Amazon’s Fire TV Recast is similar to the Tablo, but it doesn’t have the same frame-rate issues and it integrates nicely with Amazon’s Alexa assistant, so you can launch live channels or DVR recordings by voice. On the downside, it doesn’t support automatic ad skipping (though this feature is reportedly in development), and it requires a Fire TV streaming player to watch on your television. The Recast hardware starts at $230 with no subscription fees.

Channels DVR comes closer to matching the polish and performance of TiVo, with support for both ad-skipping and full broadcast quality, but it’s not as easy to set up. You need an HDHomeRun networked tuner (starting at $100); a PC, NAS box, or Nvidia Shield TV to run the recording engine; and either an Apple TV, Amazon Fire TV, or Android TV device (including the Shield) to watch on. Once you’ve put the hardware together, the DVR service costs $8 per month or $80 per year.

Plex DVR involves the same setup as Channels, but it works with more devices (including Roku players) and it has a lower subscription fee ($5 per month, $40 per year, or $120 for life). On the downside, Plex’s broader media server and streaming applications can be a distraction if you’re only interested in DVR.

For even more recommendations, read our full over-the-air DVR comparison guide.

As for cable subscribers, the options are thinner. You can throw a CableCARD into an HDHomeRun Prime and use it with Channels, Plex, or HDHomeRun’s own DVR service, but some cable providers and channels use encryption to prevent recording. Channels DVR has a workaround that involves recording channels’ TV Everywhere streams, but this has its own limitations. If you’re planning to give up TiVo but still need to record cable channels, a live TV streaming service such as YouTube TV or PlayStation Vue might be a better option.

Why is TiVo doing this?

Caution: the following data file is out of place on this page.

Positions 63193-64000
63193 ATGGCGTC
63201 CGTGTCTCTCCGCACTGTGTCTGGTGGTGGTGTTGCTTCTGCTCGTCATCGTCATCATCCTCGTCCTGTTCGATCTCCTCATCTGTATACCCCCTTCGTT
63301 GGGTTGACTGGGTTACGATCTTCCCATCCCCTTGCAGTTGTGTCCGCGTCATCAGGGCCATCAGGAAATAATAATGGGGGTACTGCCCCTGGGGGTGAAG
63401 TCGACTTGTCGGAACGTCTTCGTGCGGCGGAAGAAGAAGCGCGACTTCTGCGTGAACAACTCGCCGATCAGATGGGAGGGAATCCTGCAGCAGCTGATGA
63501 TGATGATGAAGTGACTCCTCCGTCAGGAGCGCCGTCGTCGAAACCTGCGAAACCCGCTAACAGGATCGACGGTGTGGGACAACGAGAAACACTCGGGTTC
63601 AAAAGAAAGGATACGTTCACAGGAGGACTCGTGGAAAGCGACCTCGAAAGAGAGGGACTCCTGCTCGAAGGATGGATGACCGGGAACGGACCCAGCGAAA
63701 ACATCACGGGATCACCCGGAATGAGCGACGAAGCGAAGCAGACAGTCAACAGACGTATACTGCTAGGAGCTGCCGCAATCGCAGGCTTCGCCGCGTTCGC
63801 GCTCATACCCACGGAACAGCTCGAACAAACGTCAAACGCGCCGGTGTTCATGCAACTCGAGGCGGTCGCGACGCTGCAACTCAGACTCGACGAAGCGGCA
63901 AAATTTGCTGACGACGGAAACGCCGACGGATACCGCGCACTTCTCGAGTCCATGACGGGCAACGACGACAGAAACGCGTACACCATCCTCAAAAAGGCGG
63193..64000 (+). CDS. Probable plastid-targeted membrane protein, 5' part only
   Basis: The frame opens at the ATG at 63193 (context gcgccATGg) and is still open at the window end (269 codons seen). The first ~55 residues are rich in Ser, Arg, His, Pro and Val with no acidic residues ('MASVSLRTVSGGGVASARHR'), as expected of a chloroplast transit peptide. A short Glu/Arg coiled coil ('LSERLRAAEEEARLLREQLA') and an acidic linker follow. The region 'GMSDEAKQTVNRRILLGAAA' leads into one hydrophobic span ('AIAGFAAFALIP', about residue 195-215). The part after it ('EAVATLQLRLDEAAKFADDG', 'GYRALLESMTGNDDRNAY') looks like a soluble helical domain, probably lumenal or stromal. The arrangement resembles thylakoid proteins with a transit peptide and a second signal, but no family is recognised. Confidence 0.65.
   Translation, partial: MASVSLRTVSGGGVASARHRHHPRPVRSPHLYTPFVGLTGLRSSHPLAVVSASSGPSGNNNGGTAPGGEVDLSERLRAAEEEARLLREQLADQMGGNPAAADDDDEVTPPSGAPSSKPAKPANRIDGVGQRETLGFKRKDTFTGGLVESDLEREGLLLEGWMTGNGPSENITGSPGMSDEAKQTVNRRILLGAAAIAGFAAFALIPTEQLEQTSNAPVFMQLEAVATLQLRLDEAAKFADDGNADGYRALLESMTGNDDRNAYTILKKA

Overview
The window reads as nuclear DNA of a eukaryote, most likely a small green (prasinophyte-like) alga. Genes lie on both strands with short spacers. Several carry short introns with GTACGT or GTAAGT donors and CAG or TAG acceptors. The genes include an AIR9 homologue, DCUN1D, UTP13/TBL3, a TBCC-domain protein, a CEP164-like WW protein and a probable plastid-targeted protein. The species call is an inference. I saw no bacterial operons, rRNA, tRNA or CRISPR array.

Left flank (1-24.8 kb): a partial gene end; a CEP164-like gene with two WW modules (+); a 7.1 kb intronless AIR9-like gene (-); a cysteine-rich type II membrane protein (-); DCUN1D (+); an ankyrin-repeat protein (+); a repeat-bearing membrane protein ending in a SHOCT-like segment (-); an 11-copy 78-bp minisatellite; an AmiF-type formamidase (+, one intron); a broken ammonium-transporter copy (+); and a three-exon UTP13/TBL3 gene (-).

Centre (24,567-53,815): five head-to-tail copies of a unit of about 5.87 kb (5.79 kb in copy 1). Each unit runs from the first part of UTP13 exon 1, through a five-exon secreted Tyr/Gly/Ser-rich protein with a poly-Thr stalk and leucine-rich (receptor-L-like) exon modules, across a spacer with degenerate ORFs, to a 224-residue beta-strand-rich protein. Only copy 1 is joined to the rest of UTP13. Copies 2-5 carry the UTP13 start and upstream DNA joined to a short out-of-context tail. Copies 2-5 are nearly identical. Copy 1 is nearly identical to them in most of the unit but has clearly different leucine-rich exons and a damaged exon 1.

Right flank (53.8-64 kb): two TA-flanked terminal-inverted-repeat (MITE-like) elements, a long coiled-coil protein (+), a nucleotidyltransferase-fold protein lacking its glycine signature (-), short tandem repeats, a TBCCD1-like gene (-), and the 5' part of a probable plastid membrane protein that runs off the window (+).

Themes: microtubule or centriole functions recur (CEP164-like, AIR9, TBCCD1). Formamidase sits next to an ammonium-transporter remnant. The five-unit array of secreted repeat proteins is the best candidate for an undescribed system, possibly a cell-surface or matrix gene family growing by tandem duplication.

Over in the TiVo forums, Ted Malone, the head of TiVo’s consumer business, has been defending the move in response to customer complaints:

“TiVo’s consumer business model has not evolved much in the 20+ years we’ve been selling [DVRs],” Malone wrote. “[M]echanisms like targeted advertising, content delivery and premium services are all going to be needed in order for us to help bring down the out-of-pocket costs for consumers over time.”

There’s probably some truth to that statement. TiVo’s latest earnings report shows that hardware revenue fell by nearly 50 percent year over year last quarter, from $3.3 million to $1.7 million, while software and services revenue from TiVo products (which cover DVR subscriptions, among other things) fell by two perent to $19.2 million. If not for TiVo’s patent-licensing business—which the company is now trying to split apart from its products business—the company would be in a freefall as cable TV declines and alternative viewing options proliferate.

Malone seems to be implying that pre-roll ads can help TiVo compete by subsidizing new hardware and services. Still, TiVo hasn’t actually committed to any price reductions in exchange for the new ads; so at the moment, they’re not modernizing anything except the company’s revenue streams.

Also unmentioned by Malone is that TiVo is losing interest in selling DVR hardware to consumers. TiVo’s “Platform Solutions,” which involve providing DVR products to cable companies that don’t want to build their own, are now a much bigger part of TiVo’s products business, accounting for 77% of revenue last quarter. Incidentally, those companies will be able to implement the same pre-roll ads that TiVo is now foisting upon consumers.

That doesn’t mean TiVo is abandoning consumer hardware overnight, but its earnings report makes clear that the company is transitioning away from that business in favor of expanding the platform and monetizing it through ads. Instead of catering to a dwindling audience of traditional DVR users, TiVo is hoping to extract more revenue from them for as long as they’ll stick around. It’s a strategy that comes straight from the pay-TV industry playbook.